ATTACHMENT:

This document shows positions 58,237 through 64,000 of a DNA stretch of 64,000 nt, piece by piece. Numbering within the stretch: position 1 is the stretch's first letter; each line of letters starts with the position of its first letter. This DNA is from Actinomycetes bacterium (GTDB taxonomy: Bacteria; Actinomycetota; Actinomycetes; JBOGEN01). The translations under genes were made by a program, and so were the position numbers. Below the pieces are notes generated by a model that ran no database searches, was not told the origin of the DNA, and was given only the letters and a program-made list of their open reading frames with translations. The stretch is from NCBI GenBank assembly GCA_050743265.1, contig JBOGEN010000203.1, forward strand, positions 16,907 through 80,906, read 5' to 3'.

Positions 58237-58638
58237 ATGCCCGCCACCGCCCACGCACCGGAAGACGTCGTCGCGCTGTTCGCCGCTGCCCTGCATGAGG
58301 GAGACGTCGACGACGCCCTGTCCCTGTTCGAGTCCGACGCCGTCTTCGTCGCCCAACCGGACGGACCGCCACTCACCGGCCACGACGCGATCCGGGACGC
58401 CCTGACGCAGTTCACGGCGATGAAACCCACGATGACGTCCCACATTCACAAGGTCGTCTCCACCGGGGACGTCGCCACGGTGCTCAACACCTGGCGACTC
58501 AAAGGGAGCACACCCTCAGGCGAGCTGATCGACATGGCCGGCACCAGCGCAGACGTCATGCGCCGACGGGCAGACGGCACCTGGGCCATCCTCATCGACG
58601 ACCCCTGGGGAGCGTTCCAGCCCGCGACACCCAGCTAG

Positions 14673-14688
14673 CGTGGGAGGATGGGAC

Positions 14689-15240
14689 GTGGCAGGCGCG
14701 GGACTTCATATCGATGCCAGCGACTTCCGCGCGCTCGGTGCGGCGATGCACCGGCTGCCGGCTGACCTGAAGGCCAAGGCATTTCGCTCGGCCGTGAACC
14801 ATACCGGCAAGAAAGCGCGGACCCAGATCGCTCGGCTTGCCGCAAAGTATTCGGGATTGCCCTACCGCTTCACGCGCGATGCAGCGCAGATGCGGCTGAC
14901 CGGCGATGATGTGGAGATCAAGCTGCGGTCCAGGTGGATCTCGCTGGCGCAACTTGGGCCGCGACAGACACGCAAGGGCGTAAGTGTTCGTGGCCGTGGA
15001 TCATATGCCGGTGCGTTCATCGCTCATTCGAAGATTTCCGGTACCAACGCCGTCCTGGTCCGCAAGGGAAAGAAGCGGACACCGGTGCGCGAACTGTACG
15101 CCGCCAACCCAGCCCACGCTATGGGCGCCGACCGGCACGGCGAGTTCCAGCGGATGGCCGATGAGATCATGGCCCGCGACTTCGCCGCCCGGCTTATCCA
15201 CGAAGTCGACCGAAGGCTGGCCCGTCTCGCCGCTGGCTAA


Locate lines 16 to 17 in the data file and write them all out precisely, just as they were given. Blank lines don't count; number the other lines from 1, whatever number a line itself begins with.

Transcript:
15101 CCGCCAACCCAGCCCACGCTATGGGCGCCGACCGGCACGGCGAGTTCCAGCGGATGGCCGATGAGATCATGGCCCGCGACTTCGCCGCCCGGCTTATCCA
15201 CGAAGTCGACCGAAGGCTGGCCCGTCTCGCCGCTGGCTAA